After performing “Country in My Genes,” her new song, and “Coal Miner’s Daughter,” her signature number, Lynn came backstage with Tillis to talk to the press. An Opry member since 1962, she treasures her place in the cast, she said. “I’ve always knew that I could come back here any time I want to, and it’s a great feeling because the Grand Ole Opry is the greatest show on earth, in country music. If you haven’t been on the Grand Ole Opry, you haven’t quite made it yet.”
Brooks certainly has made it. His performances during the birthday weekend were flashbulb-popping extravaganzas, and he stuck with rowdy country fare — “Longneck Bottle,” “Two of a Kind” and “Friends in Low Places” — and the quiet Bob Dylan tune, “To Make You Feel My Love.”
“I just want to do my best to hold up what they have built,” he said of the Opry members who have preceded him. “I don’t know if I can, but I hope I’ll do my part … I feel lucky to be here, and I wish I could be here more, but I think my part is just to tell the people that might not get to the Grand Ole Opry what it’s about.”
Steve Wariner joined Brooks for a performance of “Longneck Bottle.” Later, with Jean Shepard, Wariner talked about the Opry as a family, a theme echoed throughout the evening. “I’ve been playing the Opry since I was 17, in one form or another … that’s why being a member here, it really is a family and I feel a big part of it.”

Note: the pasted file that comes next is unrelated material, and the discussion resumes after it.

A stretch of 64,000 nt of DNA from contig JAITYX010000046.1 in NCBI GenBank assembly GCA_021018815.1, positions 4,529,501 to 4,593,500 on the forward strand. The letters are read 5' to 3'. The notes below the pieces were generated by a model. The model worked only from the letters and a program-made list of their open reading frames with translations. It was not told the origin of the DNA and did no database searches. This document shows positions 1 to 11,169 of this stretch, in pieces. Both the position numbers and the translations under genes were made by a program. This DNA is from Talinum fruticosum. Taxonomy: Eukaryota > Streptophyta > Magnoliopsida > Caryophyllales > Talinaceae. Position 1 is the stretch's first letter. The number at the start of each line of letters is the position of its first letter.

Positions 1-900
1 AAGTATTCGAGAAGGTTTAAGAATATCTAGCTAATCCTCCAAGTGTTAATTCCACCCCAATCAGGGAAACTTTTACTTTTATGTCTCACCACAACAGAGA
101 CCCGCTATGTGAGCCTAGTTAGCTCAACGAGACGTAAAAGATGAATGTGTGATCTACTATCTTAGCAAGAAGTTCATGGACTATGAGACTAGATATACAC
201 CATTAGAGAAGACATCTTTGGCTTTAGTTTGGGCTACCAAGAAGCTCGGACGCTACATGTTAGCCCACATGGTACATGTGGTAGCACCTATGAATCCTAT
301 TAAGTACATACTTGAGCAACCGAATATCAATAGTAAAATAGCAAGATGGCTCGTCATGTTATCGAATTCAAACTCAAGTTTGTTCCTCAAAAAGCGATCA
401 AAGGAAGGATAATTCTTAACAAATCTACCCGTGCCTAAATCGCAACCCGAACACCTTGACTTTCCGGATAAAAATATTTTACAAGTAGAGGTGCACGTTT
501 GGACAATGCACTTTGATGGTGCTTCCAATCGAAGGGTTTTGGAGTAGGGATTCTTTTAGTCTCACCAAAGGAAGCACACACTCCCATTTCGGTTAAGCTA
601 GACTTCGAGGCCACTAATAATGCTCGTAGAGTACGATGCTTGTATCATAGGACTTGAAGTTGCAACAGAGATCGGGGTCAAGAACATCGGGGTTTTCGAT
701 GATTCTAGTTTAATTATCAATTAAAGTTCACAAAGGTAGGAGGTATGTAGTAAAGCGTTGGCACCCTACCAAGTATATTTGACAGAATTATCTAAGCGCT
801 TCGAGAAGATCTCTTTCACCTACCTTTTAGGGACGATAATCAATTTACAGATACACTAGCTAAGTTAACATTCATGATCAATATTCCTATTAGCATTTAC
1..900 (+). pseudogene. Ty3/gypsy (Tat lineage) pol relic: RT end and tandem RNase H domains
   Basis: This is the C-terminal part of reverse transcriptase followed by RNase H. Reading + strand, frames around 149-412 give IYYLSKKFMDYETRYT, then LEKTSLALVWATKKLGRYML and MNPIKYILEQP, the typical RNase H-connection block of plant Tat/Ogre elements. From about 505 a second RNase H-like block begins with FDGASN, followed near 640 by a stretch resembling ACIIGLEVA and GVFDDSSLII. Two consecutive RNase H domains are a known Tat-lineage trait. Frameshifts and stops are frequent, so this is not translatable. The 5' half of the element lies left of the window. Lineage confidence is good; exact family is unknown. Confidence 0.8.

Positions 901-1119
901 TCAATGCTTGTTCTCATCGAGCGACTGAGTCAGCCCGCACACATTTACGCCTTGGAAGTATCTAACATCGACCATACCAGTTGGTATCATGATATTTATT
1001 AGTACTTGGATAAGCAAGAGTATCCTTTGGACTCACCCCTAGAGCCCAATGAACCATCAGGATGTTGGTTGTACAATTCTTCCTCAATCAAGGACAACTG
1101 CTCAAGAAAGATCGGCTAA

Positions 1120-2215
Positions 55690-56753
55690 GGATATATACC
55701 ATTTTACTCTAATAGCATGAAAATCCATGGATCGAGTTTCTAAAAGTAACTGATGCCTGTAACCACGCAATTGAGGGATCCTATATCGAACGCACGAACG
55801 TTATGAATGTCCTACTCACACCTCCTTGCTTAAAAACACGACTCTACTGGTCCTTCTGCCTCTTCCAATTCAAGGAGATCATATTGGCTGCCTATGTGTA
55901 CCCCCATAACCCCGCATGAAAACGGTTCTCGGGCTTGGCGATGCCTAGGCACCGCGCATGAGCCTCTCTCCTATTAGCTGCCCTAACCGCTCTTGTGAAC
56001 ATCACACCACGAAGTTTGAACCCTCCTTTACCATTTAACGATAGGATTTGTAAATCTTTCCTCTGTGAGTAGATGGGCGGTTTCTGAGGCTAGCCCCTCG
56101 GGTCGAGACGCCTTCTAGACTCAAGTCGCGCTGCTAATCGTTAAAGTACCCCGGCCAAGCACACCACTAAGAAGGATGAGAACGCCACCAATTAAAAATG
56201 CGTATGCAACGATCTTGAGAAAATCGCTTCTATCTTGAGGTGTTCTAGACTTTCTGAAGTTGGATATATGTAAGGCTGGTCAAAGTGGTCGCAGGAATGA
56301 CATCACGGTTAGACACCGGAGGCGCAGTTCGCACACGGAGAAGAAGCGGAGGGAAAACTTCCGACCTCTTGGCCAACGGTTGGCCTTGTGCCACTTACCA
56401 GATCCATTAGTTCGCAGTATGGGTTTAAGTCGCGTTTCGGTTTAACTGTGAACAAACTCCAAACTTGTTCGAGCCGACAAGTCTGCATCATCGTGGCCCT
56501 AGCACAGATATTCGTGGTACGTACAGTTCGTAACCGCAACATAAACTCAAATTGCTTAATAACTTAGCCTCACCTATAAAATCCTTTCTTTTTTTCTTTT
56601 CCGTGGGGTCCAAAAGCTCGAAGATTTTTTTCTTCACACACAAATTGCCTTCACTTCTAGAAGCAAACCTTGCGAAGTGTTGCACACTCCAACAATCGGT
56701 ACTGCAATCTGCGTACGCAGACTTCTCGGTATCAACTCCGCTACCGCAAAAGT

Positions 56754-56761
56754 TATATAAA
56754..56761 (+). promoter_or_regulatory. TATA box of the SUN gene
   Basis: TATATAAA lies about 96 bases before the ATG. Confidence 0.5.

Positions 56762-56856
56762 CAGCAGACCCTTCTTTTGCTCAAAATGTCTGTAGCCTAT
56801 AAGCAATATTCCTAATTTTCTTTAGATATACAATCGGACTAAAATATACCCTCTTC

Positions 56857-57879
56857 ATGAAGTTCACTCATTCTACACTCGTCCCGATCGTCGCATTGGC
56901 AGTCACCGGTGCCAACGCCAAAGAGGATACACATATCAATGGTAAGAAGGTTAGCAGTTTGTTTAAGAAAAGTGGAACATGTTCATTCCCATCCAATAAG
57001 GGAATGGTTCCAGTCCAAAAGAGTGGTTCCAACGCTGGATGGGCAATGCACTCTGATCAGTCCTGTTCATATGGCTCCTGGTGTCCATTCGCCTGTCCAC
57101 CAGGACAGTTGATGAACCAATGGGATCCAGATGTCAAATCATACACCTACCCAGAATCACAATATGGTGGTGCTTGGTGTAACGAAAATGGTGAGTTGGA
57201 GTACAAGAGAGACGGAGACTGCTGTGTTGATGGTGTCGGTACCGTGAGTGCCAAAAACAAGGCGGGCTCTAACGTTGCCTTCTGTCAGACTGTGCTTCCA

The family has to be replenished and strengthened by commitment from younger artists, Travis Tritt said. “If we’re going to continue for another 75 years, or 75 beyond that, or 175 beyond that, it’s going to have to come from new, young people who come in and recognize what a tradition we carry on,” he reasoned. “And also recognize that, no matter what kind of music you’re in … you need to know where your roots are. You need to know where the music comes from. In our case, if you’re from country music, this is where it all started, right here.”
At the appointed moment, Opry officials wheeled a multi-tiered white cake from the wings on to the stage of the Grand Ole Opry House, the show’s home since 1974. Wagoner led the cast and audience in singing “Happy Birthday,” then his own downhome anthem, “Y’all Come.” Dickens danced a little jig. Carol Lee Cooper handed out cake. Lynn, Jimmy C. Newman, Sloan, Jeannie Seely, Charlie Walker, Billy Walker, Ernie Ashworth, Wariner, Stanley, Rudy and Steve Gatlin, Tritt, Ray Pillow, Riders in the Sky and others wished each other well and reveled in the moment.
In her backstage comments, Tillis said new artists need to understand that Opry membership is a responsibility that requires sacrifice and a mindset that must endure. “People need to know the tradition of entertainment,” she said. “They need to watch these older entertainers and learn from them and keep that same kind of connection with the audience, that realness and that downhome feeling. That’s what people the world over are relating to.”